The other thing that struck me while reading “that” blog was how the reality she is trapped in at that time is so different from the world I see around her (which I clearly view as “reality”) – but the pain she is feeling is just as much her reality at that time. She feels so alone and isolated – but nothing physically could be further from the truth. No one to talk to? I asked her dozens of times ‘how she is feeling?’ Is there anything I can do to help? Did anything happen to cause the crash? Does she want to do anything (distractions are the one tool in my kit that very occasionally seem to help – at least for a bit)? Does she want to talk about it? And, mostly: I love you. You are so loved. This will pass. You will feel better. I don’t know if they actually help at the time, but I have to feel like they do. I have to do something. And, they usually get a better response than questions or certainly “pushing the subject”. I’m not sure if I say them to help me or her more – I know they help me. I hope they help her to begin the climb and invalidate all the bad thoughts she convinces herself of in these times. She mentioned in the blog how bad she feels about herself as a wife, mother, friend, whatever – I hope these simple statements help affirm that she is wrong – she is not bad. She is good and very worthy – and very loved. Even when she doesn’t feel like it.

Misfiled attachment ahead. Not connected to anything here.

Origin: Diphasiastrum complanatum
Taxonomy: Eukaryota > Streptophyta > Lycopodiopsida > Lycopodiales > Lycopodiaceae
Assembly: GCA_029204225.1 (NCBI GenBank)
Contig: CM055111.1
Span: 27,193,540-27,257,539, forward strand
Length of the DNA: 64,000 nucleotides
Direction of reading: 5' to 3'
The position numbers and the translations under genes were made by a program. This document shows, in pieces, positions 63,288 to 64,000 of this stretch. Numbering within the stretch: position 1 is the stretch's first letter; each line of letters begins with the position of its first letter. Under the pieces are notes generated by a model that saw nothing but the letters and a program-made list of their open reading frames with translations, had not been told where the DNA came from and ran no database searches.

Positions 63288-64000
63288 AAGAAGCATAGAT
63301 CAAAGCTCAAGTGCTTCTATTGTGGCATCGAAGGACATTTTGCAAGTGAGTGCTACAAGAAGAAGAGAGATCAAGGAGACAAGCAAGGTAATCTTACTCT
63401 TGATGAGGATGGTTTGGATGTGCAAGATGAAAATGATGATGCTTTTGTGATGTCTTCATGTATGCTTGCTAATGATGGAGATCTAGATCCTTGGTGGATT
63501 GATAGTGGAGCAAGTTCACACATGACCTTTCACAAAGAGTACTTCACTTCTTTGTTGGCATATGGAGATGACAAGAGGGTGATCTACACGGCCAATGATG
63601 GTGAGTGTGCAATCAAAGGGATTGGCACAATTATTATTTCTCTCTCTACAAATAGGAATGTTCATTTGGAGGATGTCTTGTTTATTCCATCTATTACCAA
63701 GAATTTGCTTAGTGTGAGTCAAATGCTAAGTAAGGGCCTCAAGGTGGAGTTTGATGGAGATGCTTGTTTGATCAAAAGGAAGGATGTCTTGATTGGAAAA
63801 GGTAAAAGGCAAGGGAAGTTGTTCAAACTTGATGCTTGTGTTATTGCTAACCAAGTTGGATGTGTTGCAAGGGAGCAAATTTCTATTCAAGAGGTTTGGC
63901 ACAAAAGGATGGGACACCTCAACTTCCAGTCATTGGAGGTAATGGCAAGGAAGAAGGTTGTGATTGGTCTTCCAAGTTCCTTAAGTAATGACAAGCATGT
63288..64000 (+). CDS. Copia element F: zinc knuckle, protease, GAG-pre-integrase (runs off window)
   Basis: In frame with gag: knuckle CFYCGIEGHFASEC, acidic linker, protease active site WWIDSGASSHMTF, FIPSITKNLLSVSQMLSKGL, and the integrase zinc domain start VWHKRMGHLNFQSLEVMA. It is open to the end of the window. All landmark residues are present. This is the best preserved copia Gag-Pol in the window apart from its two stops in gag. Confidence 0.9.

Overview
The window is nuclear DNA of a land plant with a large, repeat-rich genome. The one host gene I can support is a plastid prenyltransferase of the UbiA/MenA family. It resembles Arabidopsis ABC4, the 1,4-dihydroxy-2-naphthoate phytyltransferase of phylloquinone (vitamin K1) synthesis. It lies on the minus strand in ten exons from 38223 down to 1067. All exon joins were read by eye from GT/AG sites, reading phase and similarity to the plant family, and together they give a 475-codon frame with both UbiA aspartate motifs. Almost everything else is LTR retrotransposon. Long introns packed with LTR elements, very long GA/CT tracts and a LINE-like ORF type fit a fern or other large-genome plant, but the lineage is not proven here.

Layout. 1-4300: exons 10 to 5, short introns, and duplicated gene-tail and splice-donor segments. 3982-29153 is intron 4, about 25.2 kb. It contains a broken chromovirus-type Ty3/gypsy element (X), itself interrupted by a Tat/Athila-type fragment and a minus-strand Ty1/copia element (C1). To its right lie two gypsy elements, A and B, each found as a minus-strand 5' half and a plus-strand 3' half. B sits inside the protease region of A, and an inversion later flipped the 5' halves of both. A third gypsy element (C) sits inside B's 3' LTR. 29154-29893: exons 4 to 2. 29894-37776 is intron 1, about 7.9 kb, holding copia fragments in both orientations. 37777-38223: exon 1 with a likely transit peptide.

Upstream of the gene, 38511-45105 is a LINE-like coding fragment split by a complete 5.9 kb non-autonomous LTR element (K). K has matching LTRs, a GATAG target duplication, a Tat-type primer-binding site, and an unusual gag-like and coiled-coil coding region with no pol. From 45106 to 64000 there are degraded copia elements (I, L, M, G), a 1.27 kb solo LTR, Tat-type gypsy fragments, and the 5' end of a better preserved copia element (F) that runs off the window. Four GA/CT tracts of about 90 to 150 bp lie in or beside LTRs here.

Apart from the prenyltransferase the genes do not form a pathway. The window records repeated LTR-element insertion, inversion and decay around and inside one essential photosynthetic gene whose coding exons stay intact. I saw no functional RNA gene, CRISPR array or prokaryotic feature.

I mentioned one of the statements I make to her is “it will pass”. And, it’s true. It will pass – and she will feel better. Then, it will feel awesome for my wife to know she is loved – and it will feel awesome for her to love me back. To do normal stuff – to talk, to joke around, to laugh, to bitch about what moronic thing our Idiot-In-Chief tweeted today, to enjoy meals together, to plan, to dream. It just feels that when she is in the depths, that journey to feel better is in slow-motion and last so much longer than it is. The journey “out” is often a day – many times, she’ll crash and will “sleep it off” and feel better the next day. But, even those seem to last much longer – because seeing someone in pain is tough and time moves so slowly. But, it’s so worth it on the other side. That’s why you can’t EVER give up – and keep up the good fight. Because you are worth it and we are worth it. And we can’t live without you. And, sure as hell don’t want to. I love you.